Blurred Lanternshark

About the Blurred Lanternshark

The blurred lanternshark is a species of dogfish shark found all over the world, but mostly in the warm and temperate waters of the Indian, Pacific, and Atlantic Oceans.

Like all lanternsharks, they’re small deep water sharks known for the light-producing photophores on their bodies. The photophores are concentrated mostly on their belly and it works as counter illumination, making the shark seem brighter to match their backgrounds. This makes it easier for the lanternshark to stalk prey.

The live in deep waters and have been found at depths of 163 to 1000 m.

They’re ovoviviparous. Pups are born at 16 cm and grow to a maximum length of 67 cm. Very little else is known about their biology.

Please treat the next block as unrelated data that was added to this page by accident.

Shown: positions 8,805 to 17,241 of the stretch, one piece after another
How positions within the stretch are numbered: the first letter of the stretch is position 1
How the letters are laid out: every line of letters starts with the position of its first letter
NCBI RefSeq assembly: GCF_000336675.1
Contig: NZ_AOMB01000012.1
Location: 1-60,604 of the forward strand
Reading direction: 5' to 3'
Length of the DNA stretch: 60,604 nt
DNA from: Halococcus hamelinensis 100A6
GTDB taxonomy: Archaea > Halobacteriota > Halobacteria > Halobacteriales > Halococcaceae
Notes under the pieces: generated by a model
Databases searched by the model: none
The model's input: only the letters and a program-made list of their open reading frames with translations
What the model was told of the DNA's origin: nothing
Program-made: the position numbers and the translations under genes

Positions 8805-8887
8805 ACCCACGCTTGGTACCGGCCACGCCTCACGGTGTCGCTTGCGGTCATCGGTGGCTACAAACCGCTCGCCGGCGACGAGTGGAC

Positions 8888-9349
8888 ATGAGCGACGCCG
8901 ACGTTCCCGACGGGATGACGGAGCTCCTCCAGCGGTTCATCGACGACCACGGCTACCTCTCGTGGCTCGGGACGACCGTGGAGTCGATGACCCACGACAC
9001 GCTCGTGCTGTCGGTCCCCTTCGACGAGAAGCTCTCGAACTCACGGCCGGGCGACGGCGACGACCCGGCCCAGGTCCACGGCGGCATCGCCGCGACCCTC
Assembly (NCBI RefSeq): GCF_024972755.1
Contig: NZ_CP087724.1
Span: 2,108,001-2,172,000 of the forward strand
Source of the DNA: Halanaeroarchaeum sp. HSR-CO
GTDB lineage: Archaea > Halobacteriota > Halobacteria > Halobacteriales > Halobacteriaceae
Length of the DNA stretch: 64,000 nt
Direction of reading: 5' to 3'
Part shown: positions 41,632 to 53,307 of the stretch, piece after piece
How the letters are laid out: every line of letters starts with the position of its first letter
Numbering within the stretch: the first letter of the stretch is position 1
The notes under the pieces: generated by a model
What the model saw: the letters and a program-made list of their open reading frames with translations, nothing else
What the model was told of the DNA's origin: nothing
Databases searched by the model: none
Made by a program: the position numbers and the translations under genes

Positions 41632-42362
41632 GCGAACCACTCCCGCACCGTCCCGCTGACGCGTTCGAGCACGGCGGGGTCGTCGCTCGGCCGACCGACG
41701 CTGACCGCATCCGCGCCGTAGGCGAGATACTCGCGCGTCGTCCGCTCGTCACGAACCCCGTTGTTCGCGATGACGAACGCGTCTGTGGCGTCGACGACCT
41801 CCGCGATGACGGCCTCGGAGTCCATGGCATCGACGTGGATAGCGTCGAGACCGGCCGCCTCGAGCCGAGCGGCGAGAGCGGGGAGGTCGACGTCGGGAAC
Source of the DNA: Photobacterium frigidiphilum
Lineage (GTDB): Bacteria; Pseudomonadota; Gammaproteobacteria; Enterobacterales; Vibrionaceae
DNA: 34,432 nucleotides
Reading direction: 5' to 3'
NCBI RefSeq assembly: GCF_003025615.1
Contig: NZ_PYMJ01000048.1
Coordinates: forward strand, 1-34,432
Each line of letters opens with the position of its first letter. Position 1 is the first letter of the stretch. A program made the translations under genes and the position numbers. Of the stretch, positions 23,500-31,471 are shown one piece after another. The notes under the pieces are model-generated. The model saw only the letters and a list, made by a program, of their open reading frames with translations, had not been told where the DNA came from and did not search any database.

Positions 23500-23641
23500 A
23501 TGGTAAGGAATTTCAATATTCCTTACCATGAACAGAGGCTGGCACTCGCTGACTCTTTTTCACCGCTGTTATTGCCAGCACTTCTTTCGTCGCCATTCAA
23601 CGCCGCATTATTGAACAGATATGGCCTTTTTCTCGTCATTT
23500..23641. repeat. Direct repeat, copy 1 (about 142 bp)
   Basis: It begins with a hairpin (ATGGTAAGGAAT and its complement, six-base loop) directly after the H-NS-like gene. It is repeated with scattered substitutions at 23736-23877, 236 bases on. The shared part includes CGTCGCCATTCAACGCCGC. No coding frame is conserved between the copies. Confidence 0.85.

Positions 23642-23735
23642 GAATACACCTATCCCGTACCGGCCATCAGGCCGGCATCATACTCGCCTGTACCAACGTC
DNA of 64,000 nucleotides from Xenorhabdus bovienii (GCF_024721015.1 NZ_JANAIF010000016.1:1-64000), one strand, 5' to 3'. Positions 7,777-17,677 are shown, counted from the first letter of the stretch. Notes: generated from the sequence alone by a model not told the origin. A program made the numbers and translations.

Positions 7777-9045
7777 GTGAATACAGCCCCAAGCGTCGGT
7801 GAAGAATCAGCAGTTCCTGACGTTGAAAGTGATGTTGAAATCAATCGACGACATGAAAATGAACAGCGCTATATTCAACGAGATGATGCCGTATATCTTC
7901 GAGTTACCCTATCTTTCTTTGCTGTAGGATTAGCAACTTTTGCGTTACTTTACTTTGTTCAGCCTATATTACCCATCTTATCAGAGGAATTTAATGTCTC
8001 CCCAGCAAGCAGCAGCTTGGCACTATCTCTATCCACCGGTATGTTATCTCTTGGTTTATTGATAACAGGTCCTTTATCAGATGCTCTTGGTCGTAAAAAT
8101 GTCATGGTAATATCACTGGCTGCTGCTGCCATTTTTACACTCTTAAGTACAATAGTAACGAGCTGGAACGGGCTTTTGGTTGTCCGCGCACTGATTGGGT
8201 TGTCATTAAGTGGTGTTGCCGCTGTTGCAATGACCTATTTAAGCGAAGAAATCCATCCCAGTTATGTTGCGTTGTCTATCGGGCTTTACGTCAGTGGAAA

Their name comes from their irregularly arranged dermal denticles.

Since the species is widespread and have no commercial value, they’re currently considered Least Concern by the IUCN.

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Submit them to info@sharkwater.com.


Scientific Name Etmopterus bigelowi
OrderDog and Angelfish Sharks - Squaliformes
GenusEtmopterus
CitesNot Listed
IUCNLeast Concern
ReproductionOvoviviparous
SizeSmall
Litter Size Unknown
Common Length 67.0 cm
Max LenghtNA
Depth Range 163 - 1000 m
DistributionEastern Central Atlantic, Southeast Atlantic, Southwest Atlantic, Western Central Atlantic, Eastern Indian Ocean, Western Indian Ocean, Northwest Pacific, Western Central Pacific, Southwest Pacific, Southeast Pacific
EnvironmentBenthopelagic
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